What’s Happening in Space Policy August 20-September 8, 2017

What’s Happening in Space Policy August 20-September 8, 2017

Here is our list of space policy events for the next THREE weeks, August 20-September 8, 2017, and any insight we can offer about them.  The House and Senate are in recess until September 5 (except for pro forma sessions).

During the Weeks

Mother Nature is sponsoring the BIG EVENT for this period of time — a total solar eclipse that will cross the contiguous United States on Monday, August 21.  As we wrote last week, NASA and the astronomical community have done a great job of getting the word out not only about the scientific aspects of the eclipse, but the safety implications. DO NOT LOOK DIRECTLY AT THE SUN UNLESS YOU HAVE A PAIR OF CERTIFIED ECLIPSE GLASSES. The American Astronomical Society has information on how to ensure that the eclipse glasses you may have bought are not counterfeit.

North America and South America and parts of Europe and Africa will be able to see the eclipse, but totality, where the Moon completely blocks out the Sun, will be visible only in portions of 14 states:  The website timeanddate.com has a useful interactive map that tells when and what percentage of the eclipse will be visible from wherever you are.

If you aren’t in the path of totality or can’t see it for other reasons, like weather, NASA will have four hours of programming from 9:00 am – 1:00 pm Pacific Time (12:00-4:00 pm Eastern) on many of its media platforms from NASA TV to Facebook with views from research aircraft, balloons, satellites and telescopes.   NASA’s Eclipse Live website provides details.  More information is on its Eclipse 2017 website.

Have fun — but do it safely!

Last week’s edition of “What’s Happening” discussed other interesting events through September 1 that we knew about at the time.  Since then, we learned that NOAA’s Advisory Committee on Commercial Remote Sensing (ACCRES) will meet on August 24 at George Washington University.   The committee has come to life this year after a long quiescent period, perhaps in response to growing congressional interest in reforming how commercial remote sensing satellites are regulated.  Concern about how long it can take for companies to get a decision on a license application despite a law that says the government has no more than 120 days is one of of the catalysts for legislation that cleared the House Science, Space, and Technology Committee.  It addresses not only commercial remote sensing satellites, but new types of commercial space activities. The agenda for the ACCRES meeting still has not been posted on the committee’s website. We’ll add a link in our calendar entry when it is.

This edition of What’s Happening adds the week of September 4-8, 2017.   Congress returns on September 5.  We’ll have more to say about that in next week’s issue — they’ve got a LOT to do, starting with raising the debt limit and doing something about FY2018 funding.

But for now we want to bring to your attention a September 6 event that is of special interest. The Center for Strategic and International Studies (CSIS) has scheduled a really interesting day-long seminar on “How to Organize Military Space.”   It features a veritable who’s who of people who have first hand experience in doing that and others who are pushing for reform.   The House and Senate Armed Services Committees (HASC and SASC) have very different ideas. Representing HASC will be Rep. Mike Rogers (R-AL), chairman of the Strategic Forces subcommittee. He wants to create a Space Force within the Air Force analogous to the Marine Corps within the Department of the Navy and a U.S. Space Command as a subunit of U.S. Strategic Command (STRATCOM).   Not everyone on HASC agrees, but the House-passed version of the FY2018 National Defense Authorization Act includes that direction despite White House opposition. SASC also does not agree.  It has a completely different idea — creating a Chief Information Warfare Officer (CIWO) with responsibility for space, cyber and information.  SASC’s viewpoint will be presented by committee staffer Daniel Lerner.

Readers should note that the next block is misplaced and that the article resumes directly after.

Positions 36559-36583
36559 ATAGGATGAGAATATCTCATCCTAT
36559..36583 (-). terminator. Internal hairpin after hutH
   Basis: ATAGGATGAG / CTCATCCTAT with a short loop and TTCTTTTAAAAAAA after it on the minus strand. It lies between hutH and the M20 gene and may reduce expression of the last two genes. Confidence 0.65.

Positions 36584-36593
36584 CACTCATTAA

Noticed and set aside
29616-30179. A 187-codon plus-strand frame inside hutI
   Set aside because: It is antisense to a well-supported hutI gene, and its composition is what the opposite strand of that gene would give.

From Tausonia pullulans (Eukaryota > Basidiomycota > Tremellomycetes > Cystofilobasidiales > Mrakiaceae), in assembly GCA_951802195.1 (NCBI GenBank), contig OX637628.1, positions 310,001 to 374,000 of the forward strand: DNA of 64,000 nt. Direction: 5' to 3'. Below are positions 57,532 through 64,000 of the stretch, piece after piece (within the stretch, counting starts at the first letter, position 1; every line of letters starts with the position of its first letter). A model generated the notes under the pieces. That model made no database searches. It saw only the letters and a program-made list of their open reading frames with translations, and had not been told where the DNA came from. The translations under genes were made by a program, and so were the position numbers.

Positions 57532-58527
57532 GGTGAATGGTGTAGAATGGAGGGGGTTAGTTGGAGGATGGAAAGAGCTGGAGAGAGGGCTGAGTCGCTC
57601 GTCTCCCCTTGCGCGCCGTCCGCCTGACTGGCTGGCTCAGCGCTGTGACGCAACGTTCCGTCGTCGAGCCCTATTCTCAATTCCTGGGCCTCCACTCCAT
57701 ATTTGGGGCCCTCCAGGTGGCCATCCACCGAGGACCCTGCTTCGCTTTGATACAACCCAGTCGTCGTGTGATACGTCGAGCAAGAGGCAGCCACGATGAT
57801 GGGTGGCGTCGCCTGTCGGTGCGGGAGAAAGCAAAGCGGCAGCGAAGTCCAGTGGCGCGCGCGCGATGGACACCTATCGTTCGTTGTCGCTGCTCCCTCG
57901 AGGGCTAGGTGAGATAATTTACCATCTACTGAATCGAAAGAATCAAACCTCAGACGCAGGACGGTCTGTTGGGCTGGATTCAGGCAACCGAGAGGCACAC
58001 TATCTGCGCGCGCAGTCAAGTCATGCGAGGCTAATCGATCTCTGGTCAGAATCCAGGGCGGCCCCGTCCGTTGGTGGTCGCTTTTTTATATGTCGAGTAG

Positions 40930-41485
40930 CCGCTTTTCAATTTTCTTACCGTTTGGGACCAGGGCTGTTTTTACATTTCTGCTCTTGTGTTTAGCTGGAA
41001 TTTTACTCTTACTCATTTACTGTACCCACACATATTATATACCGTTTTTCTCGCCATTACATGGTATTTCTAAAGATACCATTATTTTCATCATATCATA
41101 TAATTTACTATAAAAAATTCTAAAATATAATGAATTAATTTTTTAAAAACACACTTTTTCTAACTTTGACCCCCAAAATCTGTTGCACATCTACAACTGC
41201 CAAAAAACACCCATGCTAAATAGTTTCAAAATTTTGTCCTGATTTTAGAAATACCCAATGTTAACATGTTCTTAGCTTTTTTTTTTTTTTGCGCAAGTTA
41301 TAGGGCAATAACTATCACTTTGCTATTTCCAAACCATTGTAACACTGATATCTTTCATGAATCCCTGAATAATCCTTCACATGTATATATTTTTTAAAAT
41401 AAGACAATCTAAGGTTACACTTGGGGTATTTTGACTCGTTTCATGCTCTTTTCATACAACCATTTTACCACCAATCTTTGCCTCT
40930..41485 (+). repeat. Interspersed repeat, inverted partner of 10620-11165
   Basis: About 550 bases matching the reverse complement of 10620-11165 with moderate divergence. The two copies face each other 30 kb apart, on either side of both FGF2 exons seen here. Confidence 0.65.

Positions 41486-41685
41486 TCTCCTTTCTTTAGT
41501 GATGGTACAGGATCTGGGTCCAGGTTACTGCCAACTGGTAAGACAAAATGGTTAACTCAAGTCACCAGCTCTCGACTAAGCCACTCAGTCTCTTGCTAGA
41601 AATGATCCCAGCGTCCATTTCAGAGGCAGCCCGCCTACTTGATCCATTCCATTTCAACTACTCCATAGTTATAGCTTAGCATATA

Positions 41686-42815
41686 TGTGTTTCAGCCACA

Providing the DOD/Intelligence Community insider’s view will be a former commander of STRATCOM and Air Force Space Command (Gen. C. Robert Kehler, Ret.), the former deputy commander of the original U.S. Space Command that existed as its own unified combatant command from 1985-2002 ( VADM Lyle Bien, Ret.), former Secretary (Deborah Lee James) and Under Secretary (Lisa Disbrow) of the Air Force, a former director of the National Reconnaissance Office (Marty Faga), the former Deputy Assistant Secretary of Defense for Space Policy (Doug Loverro) and too many others to mention here.  It is really an impressive list.  Kehler already has made it clear that he opposes HASC’s proposal.

Those and other events we know about as of Saturday afternoon are listed below. Check back throughout the weeks for others that we learn about later and add to our Calendar.

Sunday, August 20

Monday, August 21

  • Solar Eclipse, various times, various locations, NASA programming available 9:00 am – 1:00 pm Pacific Time (12:00-4:00 pm Eastern)

Tuesday, August 22

Thursday, August 24

Monday-Wednesday, August 28-30

Thursday, August 31

Saturday, September 2

  • Soyuz MS-04 return to Earth, Kazakhstan, undocking 6:02 pm ET (NASA TV coverage begins 5:30 pm ET); landing, 9:22 pm ET (NASA TV coverage begins 8:00 pm ET)

Sunday-Thursday, September 3-7

Wednesday, September 6

Wednesday-Thursday, September 6-7

Friday, September 8


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